Homan told school board members that with a quick search, she found material such as “hot stripper porn dancing,” “hot stripper pole dancing” and “full anime porn movie,” which she said portrayed elementary school children raping a babysitter.

That launched her campaign to make Wake school computers safer.

Homan praised Elizabeth MacWilliams, Brassfield’s principal, for emphasizing Internet safety at the school. But the mother said she has been less satisfied with school district officials, whom she has met with several times since late 2011. She said she doesn’t think they’ve been responsive to her suggestions for changes to Internet access.

Homan proposes that individual schools set up dual-access systems, in which students would be limited in what they could search, but teachers would have unlimited access. If students need more access, Homan said, the teacher could provide it on a supervised basis.

And if that can’t be done, Homan suggests setting up a districtwide system of limited access to pre-selected sites. She said she also would want search engines such as Google and navigation bars disabled.

Johnson said school officials are not sure Homan’s options would work in a district the size of Wake, whose 150,000 students make it the largest in the state.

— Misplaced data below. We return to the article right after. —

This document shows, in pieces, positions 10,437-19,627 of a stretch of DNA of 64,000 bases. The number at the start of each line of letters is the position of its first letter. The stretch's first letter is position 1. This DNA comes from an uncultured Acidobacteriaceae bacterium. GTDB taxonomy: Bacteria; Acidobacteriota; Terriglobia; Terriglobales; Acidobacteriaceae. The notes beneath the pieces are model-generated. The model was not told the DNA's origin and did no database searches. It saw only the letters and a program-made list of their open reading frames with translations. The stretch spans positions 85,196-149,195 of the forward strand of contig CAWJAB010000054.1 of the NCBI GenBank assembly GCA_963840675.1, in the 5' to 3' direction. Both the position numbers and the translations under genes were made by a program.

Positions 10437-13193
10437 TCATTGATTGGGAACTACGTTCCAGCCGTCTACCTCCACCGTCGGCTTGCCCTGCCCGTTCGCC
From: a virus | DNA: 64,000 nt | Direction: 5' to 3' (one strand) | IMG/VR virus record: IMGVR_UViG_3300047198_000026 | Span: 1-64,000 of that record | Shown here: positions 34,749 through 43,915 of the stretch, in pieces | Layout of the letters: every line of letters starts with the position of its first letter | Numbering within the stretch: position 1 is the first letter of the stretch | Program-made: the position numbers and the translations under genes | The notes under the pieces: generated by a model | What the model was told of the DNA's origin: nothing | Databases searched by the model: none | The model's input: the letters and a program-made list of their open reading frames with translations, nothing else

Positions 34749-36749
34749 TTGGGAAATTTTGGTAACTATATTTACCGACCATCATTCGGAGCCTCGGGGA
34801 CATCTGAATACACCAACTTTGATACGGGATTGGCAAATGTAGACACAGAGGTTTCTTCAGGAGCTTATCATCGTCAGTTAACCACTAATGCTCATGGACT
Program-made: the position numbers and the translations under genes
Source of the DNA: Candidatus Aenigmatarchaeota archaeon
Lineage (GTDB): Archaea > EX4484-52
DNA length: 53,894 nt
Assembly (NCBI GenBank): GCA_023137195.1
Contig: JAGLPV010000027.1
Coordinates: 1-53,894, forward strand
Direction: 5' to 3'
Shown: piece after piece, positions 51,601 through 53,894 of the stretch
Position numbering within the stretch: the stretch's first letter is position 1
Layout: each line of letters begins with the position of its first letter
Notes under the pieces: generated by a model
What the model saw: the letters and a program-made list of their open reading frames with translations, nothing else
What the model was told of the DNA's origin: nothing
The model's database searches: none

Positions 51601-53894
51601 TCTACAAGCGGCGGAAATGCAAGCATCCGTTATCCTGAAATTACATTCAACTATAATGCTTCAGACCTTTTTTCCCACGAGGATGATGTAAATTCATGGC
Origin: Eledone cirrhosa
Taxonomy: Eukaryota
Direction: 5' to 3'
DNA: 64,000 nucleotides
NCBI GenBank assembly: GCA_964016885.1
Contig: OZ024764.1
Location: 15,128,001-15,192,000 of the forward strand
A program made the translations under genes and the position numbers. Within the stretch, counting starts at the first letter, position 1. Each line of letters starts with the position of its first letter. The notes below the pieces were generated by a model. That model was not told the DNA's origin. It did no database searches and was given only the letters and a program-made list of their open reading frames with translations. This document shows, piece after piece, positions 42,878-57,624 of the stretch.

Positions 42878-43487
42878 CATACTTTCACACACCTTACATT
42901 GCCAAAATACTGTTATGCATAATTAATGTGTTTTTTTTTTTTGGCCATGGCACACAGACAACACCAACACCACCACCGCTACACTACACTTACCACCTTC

Other parents, activists

Homan has enlisted parents, technical experts, counselors, psychologists and local activists in her campaign. In addition to the 12-minute YouTube video, she’s launched a Facebook group to try to build public support for changing Wake’s Internet policies.

“Inappropriate and premature introduction to sexual behavior and sexuality, often in very derogatory ways towards women in particular, is often readily available on the Internet to kids,” says James Byassee, a clinical psychologist in Durham, in the YouTube video. “I think all parents need to be vigilant about that with their own computers in their own homes, and certainly schools, too.”

The video also includes Steve Noble, a local conservative activist and Christian radio talk show host.

“As a parent of four children, when you find the local school system isn’t doing everything it can in its power to protect them from Internet pornography, be it hard pornography or soft pornography, you have to step in and do something,” Noble says in the video.

Homan made her presentation Tuesday in front of a room that included dozens of students who were there to either receive awards or to put on a musical performance.

Even thought her material was not visible to the crowd, the situation wasn’t lost on her.

“It was unfortunate, and I am deeply grieved that this school Internet information needed to be relayed with children present,” she said. “But I felt I had no choice because this public school board meeting was the only appeals venue available after having been previously denied adequate school Internet safety by Wake County in private meetings.”

Hui: 919-829-4534